Again, how far the occupier’s duties extend depends on the specific circumstances of the case. If a retail outlet within a mall knows that one of their employees had been infected with the virus, that shop may well need to undergo sanitation but that duty may not extend to the entire mall. What if a kitchen worker was known to have contracted the virus, how long would the restaurant be expected to close for to ensure that co-workers were completely free of the virus before resuming work? One would expect 14 days would be reasonable to ensure that none of the other employees were infected before re-opening. But if the restaurant was able to partially open with staff who had not been in contact with the infected person, and had undergone deep cleaning, it may be arguable that 7 days or less is sufficient as the risk of infection from contaminated surfaces should have greatly dissipated by then.
6. Can insurers decline policy liability if employer/occupier fails to take “reasonable precautions”?
Most policies impose an obligation to insureds to take all reasonable precautions to prevent accidents and disease, and to comply with statutory requirements. Such obligation is usually a condition precedent to indemnity under the policy. However, it is not a condition which can be used easily by insurers to deny policy liability. Insurers must generally show that the insured has been reckless in failing to take reasonable precautions i.e. knowing the consequences of their actions but proceeding with it regardless.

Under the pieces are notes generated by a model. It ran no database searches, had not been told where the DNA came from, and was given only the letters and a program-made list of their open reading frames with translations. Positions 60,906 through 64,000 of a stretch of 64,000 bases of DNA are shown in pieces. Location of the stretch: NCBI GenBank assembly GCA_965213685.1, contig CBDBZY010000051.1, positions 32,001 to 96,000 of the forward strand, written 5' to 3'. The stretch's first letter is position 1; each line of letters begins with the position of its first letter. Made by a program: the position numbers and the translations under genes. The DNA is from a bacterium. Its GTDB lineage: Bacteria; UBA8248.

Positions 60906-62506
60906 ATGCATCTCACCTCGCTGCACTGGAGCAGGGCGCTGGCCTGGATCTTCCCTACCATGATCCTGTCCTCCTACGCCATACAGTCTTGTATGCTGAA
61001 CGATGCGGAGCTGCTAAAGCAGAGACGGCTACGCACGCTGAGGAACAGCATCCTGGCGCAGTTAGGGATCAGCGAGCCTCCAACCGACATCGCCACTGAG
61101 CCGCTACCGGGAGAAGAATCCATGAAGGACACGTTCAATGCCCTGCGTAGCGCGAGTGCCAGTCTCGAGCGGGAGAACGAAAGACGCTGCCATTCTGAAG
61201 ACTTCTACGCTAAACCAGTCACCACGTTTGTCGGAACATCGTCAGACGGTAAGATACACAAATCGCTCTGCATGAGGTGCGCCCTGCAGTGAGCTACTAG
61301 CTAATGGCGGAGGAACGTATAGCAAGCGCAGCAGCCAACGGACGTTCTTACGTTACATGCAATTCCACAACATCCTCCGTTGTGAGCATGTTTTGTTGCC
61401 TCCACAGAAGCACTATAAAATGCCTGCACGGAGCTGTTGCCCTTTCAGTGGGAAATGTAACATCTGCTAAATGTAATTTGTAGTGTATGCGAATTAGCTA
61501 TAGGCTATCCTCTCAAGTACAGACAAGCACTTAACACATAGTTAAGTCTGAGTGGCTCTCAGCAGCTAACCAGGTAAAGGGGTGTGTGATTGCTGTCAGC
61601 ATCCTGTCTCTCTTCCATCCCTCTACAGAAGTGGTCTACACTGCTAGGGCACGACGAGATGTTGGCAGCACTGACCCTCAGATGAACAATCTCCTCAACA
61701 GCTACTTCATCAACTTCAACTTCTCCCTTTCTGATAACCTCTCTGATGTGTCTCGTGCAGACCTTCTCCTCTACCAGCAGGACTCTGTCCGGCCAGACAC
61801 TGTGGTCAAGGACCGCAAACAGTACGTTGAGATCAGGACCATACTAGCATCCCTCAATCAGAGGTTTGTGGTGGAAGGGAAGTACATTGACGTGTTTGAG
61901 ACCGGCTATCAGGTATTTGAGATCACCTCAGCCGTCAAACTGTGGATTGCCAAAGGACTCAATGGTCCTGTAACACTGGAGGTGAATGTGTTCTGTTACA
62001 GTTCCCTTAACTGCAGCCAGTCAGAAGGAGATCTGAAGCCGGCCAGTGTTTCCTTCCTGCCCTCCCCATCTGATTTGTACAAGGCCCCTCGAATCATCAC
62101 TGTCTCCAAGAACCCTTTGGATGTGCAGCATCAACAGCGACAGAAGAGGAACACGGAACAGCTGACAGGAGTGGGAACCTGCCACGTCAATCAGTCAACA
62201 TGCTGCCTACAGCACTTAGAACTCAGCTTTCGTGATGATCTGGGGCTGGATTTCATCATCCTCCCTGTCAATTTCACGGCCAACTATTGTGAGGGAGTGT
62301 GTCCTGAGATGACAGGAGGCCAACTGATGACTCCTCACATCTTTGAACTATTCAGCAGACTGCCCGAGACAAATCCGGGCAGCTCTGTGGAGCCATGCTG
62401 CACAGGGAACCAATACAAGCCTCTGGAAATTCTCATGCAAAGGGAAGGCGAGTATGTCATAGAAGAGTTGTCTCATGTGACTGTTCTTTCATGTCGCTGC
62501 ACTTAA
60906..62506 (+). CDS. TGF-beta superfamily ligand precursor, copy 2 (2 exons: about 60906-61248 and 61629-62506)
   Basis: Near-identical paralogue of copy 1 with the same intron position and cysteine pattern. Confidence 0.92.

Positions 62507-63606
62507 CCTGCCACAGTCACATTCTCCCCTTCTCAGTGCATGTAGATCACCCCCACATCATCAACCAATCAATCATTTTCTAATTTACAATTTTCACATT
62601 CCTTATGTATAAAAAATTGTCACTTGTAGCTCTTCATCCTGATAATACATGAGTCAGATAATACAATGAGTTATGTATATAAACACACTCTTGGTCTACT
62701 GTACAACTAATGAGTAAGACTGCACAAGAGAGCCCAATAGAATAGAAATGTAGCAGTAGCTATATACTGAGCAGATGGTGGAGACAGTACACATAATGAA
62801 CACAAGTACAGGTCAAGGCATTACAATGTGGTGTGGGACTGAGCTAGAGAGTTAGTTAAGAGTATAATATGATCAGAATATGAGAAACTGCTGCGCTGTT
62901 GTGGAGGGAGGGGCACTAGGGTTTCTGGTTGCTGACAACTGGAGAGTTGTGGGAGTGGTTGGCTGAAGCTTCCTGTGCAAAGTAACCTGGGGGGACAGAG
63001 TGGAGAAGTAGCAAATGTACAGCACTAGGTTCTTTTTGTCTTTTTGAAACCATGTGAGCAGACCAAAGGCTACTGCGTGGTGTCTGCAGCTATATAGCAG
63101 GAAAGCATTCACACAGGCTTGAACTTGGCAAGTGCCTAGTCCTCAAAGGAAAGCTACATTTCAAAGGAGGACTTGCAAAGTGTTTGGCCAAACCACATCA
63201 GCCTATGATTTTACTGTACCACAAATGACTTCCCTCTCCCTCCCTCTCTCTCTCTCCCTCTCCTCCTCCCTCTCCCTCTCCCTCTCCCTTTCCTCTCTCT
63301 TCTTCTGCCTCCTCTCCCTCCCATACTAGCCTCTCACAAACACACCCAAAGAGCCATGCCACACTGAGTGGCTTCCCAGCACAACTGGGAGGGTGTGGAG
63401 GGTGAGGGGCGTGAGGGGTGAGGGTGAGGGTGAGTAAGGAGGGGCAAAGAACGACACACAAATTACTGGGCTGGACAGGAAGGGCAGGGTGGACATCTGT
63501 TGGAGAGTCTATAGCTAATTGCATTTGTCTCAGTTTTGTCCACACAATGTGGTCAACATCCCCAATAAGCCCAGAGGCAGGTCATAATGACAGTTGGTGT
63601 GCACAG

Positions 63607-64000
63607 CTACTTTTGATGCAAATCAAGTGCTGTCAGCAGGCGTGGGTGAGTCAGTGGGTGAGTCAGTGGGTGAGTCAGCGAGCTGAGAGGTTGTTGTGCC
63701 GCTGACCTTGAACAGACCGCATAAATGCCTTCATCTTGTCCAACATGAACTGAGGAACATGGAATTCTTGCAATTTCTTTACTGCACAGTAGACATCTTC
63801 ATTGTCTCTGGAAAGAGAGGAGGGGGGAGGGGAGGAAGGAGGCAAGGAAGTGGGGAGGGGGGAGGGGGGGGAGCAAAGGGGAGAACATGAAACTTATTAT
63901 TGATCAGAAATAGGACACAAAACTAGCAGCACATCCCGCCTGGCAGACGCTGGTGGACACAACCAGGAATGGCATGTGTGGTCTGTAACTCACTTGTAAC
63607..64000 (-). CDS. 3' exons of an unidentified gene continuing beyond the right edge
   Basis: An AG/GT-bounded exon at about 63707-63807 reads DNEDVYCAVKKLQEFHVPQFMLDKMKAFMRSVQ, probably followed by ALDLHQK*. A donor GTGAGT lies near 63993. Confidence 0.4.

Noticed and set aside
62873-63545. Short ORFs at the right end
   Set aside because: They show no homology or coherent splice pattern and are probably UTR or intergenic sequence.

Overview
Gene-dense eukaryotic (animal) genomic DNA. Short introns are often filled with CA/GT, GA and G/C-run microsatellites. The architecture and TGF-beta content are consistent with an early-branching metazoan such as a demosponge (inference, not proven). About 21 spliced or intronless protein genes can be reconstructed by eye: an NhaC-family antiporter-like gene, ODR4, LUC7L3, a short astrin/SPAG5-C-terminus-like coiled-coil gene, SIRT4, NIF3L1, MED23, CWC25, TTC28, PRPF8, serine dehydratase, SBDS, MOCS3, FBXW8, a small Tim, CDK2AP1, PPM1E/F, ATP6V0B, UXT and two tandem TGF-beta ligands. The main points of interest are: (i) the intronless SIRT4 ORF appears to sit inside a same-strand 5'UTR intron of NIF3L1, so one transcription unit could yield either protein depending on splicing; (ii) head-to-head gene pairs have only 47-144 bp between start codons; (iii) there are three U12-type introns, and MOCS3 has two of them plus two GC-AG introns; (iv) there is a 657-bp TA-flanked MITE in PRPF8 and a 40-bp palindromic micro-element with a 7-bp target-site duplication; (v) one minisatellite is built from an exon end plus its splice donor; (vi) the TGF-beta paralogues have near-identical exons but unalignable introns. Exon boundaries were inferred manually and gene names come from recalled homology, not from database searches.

It has been held that “reasonable” does not mean reasonable as between the employer and the employee. Rather, it means reasonable as between the insurer and the insured having regard to the commercial purpose of the policy, i.e. to indemnify the insured against liability for negligence.
Accordingly, it is not sufficient for an insurer to decline policy by suggesting the insured has failed to take any particular precaution to avoid the contraction of COVID-19. The insurer must show more, that is the insured knew that their act or omission would cause someone to contract the disease but proceeded with it anyway.
As the coronavirus outbreak is still evolving, no one knows for sure how long it will last, or how many people will be affected in Hong Kong. However, it is undoubtedly clear that there will be claims and significant impact on insurers across many lines of business.
Click here for the Hong Kong Personal Injury Brief February 2020 Edition.